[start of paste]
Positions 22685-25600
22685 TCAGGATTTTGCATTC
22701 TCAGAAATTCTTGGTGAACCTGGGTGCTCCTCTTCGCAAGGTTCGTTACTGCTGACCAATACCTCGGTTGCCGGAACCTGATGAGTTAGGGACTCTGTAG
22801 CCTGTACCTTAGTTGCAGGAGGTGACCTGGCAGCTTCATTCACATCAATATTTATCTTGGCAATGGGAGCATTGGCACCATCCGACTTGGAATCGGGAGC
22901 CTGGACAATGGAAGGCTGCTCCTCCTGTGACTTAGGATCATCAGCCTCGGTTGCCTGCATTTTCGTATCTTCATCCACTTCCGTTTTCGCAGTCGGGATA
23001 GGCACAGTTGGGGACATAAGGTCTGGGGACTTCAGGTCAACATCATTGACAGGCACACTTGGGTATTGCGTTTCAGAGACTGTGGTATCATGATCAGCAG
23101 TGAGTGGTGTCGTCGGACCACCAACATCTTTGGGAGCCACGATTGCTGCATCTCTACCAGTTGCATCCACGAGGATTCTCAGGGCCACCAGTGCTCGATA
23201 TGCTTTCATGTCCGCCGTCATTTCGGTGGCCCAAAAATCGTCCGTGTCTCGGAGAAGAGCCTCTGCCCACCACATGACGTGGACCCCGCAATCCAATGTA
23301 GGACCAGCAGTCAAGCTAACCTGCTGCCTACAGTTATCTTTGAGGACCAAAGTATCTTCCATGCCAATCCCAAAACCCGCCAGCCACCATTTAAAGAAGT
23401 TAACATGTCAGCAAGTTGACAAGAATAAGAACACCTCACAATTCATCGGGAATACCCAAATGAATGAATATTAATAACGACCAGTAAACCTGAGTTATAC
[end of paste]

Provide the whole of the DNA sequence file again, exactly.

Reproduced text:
Positions 22685-25600
22685 TCAGGATTTTGCATTC
22701 TCAGAAATTCTTGGTGAACCTGGGTGCTCCTCTTCGCAAGGTTCGTTACTGCTGACCAATACCTCGGTTGCCGGAACCTGATGAGTTAGGGACTCTGTAG
22801 CCTGTACCTTAGTTGCAGGAGGTGACCTGGCAGCTTCATTCACATCAATATTTATCTTGGCAATGGGAGCATTGGCACCATCCGACTTGGAATCGGGAGC
22901 CTGGACAATGGAAGGCTGCTCCTCCTGTGACTTAGGATCATCAGCCTCGGTTGCCTGCATTTTCGTATCTTCATCCACTTCCGTTTTCGCAGTCGGGATA
23001 GGCACAGTTGGGGACATAAGGTCTGGGGACTTCAGGTCAACATCATTGACAGGCACACTTGGGTATTGCGTTTCAGAGACTGTGGTATCATGATCAGCAG
23101 TGAGTGGTGTCGTCGGACCACCAACATCTTTGGGAGCCACGATTGCTGCATCTCTACCAGTTGCATCCACGAGGATTCTCAGGGCCACCAGTGCTCGATA
23201 TGCTTTCATGTCCGCCGTCATTTCGGTGGCCCAAAAATCGTCCGTGTCTCGGAGAAGAGCCTCTGCCCACCACATGACGTGGACCCCGCAATCCAATGTA
23301 GGACCAGCAGTCAAGCTAACCTGCTGCCTACAGTTATCTTTGAGGACCAAAGTATCTTCCATGCCAATCCCAAAACCCGCCAGCCACCATTTAAAGAAGT
23401 TAACATGTCAGCAAGTTGACAAGAATAAGAACACCTCACAATTCATCGGGAATACCCAAATGAATGAATATTAATAACGACCAGTAAACCTGAGTTATAC